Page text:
Contribution to the zeitgeist: Delivered a death-blow that would keep the Man of Steel off the silver screen for two decades. Also helped drive producers the Cannon Group into Chapter 11.

Super-power the filmmakers pull out of their asses: Superman repairs damage to the Great Wall of China by . . . staring at it. Spackle-vision!

Superman Returns (2006)

Terence Stamp (center) as General Zod in Superman II (1980).
Terence Stamp (center) as General Zod in Superman II (1980).
The Man of Steel, Number 1, July 1986.
The Man of Steel, Number 1, July 1986.

What it's about: Superman returns to Earth after five years away to find that Lois and the rest of Metropolis have moved on. Also, Luthor's got a real-estate scheme. Yes, another one—shut up.

Best bits: Some nice super-set pieces: Superman saves a space-plane, stops bank robbers, etc. One last Superman-Lois nighttime flight across the city strikes an interesting mournful note.

Worst bits: Director Bryan Singer's tone and imagery are so beholden to the Donner film that Superman Returns never steps out of the 1978's film shadow, and devolves into pastiche. Also, Luthor's got a real-estate scheme.

Contribution to the zeitgeist: The notion that a film can be successful (the film cost $209 million and made nearly twice that globally) but still be considered a franchise-killing failure (the studio had hoped for a final take upward of $500 million or $600 million).

Super-power the filmmakers pull out of their asses: None. Though they sure do hit the Christ imagery—something Donner introduced lightly—with an evangelical fervor.

Man of Steel (2013)

What it's about: Origin story, first adventures, Kryptonian villains. Once more, with feeling.

Best bits, anticipated: There's a lot in the trailers to make hardcore fans hopeful: the flying effects look great, as does the shot of the kid with the towel around his neck putting his hands on hips, aka The Superman Shot. Also good: the quotes lifted straight from such high-water comics stories as Grant Morrison's All-Star Superman ("You will give the people an ideal to strive towards.") and Mark Waid's Superman: Birthright ("On my world, it means ‘hope.'")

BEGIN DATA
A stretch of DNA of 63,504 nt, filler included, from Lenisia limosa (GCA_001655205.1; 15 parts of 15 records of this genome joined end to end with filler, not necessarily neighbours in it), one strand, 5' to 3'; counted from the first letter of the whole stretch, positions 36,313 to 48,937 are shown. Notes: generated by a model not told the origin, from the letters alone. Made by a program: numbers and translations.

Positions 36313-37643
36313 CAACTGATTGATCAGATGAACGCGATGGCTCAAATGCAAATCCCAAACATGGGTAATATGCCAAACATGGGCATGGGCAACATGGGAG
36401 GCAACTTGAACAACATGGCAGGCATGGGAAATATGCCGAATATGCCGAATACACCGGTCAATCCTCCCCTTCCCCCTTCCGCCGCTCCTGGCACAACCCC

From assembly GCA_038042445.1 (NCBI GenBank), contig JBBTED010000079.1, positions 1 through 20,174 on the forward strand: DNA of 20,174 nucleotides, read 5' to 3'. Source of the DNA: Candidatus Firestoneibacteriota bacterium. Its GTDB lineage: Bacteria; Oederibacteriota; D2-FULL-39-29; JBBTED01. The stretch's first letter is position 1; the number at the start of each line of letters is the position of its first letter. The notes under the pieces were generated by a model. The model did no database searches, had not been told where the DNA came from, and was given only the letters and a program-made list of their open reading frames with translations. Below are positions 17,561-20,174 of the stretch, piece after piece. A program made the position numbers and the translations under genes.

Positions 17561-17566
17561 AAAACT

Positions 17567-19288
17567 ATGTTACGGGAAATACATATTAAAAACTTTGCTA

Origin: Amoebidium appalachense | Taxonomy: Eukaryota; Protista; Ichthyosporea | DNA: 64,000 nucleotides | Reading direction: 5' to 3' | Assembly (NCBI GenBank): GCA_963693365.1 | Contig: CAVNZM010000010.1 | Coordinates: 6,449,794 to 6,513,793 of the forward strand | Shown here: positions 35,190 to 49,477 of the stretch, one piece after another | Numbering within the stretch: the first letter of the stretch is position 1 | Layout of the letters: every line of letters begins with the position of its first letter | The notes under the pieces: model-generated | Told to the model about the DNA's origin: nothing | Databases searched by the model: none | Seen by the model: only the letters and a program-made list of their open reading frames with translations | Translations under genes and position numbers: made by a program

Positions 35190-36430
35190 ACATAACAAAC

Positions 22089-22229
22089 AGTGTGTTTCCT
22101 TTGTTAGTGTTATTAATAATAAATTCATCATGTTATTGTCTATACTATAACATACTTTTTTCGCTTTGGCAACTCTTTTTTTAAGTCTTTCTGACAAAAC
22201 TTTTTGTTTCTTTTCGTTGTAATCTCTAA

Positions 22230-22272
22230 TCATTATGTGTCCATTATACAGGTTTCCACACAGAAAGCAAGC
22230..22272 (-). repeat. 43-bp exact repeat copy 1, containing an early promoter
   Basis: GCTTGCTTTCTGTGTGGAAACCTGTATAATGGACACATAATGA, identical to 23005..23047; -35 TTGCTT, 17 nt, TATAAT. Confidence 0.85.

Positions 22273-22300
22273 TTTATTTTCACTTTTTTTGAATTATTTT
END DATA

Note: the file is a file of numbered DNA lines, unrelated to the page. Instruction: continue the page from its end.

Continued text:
Worst bits, anticipated: Those first, fishing-boat-centered trailers looked a lot more like Superman VI: The Quest for the Deadliest Catch than anyone was expecting. Plus, the choice of Snyder—a filmmaker who makes great-looking trailers and emotionally empty movies—remains worrisome.

Contribution to the zeitgeist, anticipated: Snyder's Superman is already everywhere; merchandise featuring Henry Cavill's lantern jaw has been pumped into stores for months. This version of the Man of Steel will be the one that a generation of kids will embrace, that the popcorn-chomping multitudes will unthinkingly accept, and that the small subset of hardcore fans will passionately debate for years to come.

Super-power the filmmakers pull out of their asses, anticipated: Too soon to say, but given Snyder's penchant for displays of hypermachismo, look for Superman to stop a crime by flexing his glutes in its general direction.


Glen Weldon is the author ofSuperman: The Unauthorized Biography, which was released on April 1. It's on Amazon.

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